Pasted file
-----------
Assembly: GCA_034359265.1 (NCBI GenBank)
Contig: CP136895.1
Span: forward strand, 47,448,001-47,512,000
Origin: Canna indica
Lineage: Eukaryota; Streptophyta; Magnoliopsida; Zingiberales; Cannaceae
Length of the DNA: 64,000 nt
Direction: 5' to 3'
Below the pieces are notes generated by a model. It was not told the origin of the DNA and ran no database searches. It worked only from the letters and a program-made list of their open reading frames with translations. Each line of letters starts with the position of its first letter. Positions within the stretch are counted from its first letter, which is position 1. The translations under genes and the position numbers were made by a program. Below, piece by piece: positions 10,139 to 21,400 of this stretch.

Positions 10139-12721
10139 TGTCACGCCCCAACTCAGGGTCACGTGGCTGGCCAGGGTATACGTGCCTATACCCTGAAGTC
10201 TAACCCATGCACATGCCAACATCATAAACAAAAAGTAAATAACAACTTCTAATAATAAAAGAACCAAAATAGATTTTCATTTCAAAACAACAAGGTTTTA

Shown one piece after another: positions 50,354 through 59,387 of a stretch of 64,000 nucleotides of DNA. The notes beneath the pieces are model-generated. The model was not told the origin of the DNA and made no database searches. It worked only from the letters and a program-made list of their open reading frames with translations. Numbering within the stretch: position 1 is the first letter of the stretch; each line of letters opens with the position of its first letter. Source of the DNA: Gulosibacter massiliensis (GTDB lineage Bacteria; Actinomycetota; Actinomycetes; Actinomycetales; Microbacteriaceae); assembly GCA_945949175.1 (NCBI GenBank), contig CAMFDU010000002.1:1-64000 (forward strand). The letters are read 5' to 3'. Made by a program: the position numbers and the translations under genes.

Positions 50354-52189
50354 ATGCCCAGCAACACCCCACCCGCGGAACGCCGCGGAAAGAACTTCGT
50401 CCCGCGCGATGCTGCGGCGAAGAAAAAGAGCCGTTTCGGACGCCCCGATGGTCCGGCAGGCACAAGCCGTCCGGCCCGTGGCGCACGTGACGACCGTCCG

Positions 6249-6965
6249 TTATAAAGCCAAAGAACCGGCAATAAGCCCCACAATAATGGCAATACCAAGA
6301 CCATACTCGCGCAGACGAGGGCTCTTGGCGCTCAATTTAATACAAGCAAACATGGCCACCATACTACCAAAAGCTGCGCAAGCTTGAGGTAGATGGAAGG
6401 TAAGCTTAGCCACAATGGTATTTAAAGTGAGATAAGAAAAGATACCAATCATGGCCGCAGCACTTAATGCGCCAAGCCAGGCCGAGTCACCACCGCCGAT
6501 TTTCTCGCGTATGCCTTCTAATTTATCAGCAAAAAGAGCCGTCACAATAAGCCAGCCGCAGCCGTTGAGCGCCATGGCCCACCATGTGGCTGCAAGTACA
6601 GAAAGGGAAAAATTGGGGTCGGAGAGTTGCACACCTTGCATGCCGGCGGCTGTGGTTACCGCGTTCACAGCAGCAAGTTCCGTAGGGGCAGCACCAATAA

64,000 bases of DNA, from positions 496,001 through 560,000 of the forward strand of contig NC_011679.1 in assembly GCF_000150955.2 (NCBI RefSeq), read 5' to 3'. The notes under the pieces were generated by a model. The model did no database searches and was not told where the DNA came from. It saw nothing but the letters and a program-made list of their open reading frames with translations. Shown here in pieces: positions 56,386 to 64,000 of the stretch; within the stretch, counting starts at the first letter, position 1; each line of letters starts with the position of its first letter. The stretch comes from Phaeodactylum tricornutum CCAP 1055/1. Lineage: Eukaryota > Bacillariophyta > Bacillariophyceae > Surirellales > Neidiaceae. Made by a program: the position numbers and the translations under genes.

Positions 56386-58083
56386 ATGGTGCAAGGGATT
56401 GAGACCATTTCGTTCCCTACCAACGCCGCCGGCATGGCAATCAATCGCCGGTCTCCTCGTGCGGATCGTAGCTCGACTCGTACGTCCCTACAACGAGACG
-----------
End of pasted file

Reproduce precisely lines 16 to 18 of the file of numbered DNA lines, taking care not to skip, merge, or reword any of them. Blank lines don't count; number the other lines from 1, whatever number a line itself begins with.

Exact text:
Positions 6249-6965
6249 TTATAAAGCCAAAGAACCGGCAATAAGCCCCACAATAATGGCAATACCAAGA
6301 CCATACTCGCGCAGACGAGGGCTCTTGGCGCTCAATTTAATACAAGCAAACATGGCCACCATACTACCAAAAGCTGCGCAAGCTTGAGGTAGATGGAAGG